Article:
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The Nykur of Sørvágsvatn, Faroe Islands

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Nykur is a mythical beast of Scandinavian folklore, often depicted as an aquatic monster that takes the shape of a gray, horse-like creature but with inverted hoofs.

Able to transform into many shapes, the legendary Nykur (also known as the “Nix” in English) generally appears on the lakeshore, with half its body in the water, and looks to be quite tame to its unsuspecting victims.
In fact, it uses its beauty to lure passersby to pet and mount it, and once an unsuspecting man, woman, or child does so, the creature’s sticky skin traps them as it drags them down to the bottom of the lake to drown.
This legend is mostly told by parents of small children, to scare them away from the edge of dangerous bodies of water.
However, the Nykur’s one weakness is that if someone calls its name aloud, the creature will lose all of its power and retreat to the depths from which it came.

The Faroese legends say that once, a small child happened to see a Nykur roaming through the shallow water of Lake Sørvágsvatn while he was out playing.
In awe of the beast’s beauty, the child approached the Nykur. He wanted his brother, Niklas, to see the pretty horse as well, so he called out to him. Since the child was still small and unable to speak properly, he accidentally shouted the word “Nykur” instead of “Niklas” (or Nix instead of Nick, depending the version of the story you heard).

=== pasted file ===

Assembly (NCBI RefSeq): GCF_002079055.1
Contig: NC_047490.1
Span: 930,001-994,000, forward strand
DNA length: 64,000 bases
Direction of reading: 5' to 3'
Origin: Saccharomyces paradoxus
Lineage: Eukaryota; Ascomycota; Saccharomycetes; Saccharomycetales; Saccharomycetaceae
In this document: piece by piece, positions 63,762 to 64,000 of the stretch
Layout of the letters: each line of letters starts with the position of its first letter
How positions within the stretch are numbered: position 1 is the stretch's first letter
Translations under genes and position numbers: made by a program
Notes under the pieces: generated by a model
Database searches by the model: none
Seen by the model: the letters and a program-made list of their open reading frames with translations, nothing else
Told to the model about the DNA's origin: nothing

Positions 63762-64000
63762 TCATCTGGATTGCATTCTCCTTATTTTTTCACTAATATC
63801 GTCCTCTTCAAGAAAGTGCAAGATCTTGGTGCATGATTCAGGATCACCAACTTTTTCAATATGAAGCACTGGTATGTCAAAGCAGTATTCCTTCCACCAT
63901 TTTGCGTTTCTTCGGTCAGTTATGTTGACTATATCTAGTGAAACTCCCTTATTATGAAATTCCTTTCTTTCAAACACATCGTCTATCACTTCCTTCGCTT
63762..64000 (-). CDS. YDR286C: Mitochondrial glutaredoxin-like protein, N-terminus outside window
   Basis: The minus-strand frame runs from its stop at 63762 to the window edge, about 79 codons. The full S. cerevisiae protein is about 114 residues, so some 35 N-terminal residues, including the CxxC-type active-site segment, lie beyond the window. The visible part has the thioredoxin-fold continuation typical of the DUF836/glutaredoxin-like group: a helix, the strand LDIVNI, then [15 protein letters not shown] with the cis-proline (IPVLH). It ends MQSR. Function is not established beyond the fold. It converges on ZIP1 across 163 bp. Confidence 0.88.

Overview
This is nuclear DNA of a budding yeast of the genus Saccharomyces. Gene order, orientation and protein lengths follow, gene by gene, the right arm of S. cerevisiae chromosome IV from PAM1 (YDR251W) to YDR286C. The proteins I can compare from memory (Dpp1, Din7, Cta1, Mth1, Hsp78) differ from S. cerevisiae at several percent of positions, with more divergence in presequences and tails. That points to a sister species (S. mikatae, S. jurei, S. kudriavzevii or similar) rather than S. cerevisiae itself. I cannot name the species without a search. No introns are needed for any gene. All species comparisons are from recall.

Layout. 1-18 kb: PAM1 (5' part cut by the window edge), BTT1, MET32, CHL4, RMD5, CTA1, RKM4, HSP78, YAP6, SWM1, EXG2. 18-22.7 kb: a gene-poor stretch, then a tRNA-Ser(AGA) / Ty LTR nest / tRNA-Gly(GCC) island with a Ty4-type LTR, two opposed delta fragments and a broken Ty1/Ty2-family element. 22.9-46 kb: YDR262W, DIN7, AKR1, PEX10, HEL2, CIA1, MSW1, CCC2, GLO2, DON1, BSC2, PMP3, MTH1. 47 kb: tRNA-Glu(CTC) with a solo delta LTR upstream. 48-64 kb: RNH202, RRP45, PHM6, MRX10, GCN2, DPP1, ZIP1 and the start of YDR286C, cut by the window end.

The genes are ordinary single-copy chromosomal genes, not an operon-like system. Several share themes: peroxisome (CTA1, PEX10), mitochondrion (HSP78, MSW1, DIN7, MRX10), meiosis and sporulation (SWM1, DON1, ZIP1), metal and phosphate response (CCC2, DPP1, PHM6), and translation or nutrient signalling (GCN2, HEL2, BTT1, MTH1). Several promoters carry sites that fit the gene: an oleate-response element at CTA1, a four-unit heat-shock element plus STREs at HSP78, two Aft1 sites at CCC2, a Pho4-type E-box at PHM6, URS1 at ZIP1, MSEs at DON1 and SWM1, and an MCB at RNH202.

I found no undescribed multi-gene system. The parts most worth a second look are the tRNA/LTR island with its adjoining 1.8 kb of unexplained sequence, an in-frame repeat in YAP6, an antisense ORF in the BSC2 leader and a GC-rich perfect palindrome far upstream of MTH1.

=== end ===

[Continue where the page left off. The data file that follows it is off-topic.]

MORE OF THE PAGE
Thus having spoken the name, the creature lost all its power and returned to the deep cold waters of lake Sørvágsvatn to try its luck another day, and the children were saved.

Another tale tells the story of a clergyman who was on his way from Miðvágur to Sørvágur. On his way he met a beautiful woman who was sitting on a rock, combing her hair. He immediately knew it was the nix, and took a pebble in his hand and threw it towards the nix. The stone turned into a big rock. He then starting chanting at him, and told him to go into the rock.
The nix has not been seen since, but the rock can still be seen close to the village Vatnsoyrar. And, If you put your ear against it, you can still hear the nix begging to get out.

Either way, on the island of Vágar in the Faroe Islands, a silver statue of the mythical Nykur rises from the northern tip of Lake Sørvágsvatn.
The statue was created by local artist Pól Skarðenni, and appeared in the waters of the lake in 2017.
The artist lives in the village of Vatnsoyrar and is especially known for his landscape and nature paintings.
Nearby, a plaque tells the legend of this sinister beast.

You have to pass this statue if you are heading to Torshavn from the Vágar airport, and It is well visible from main road. There is also a turn off to access the lake and get a closer look.

Images from web – Google Research

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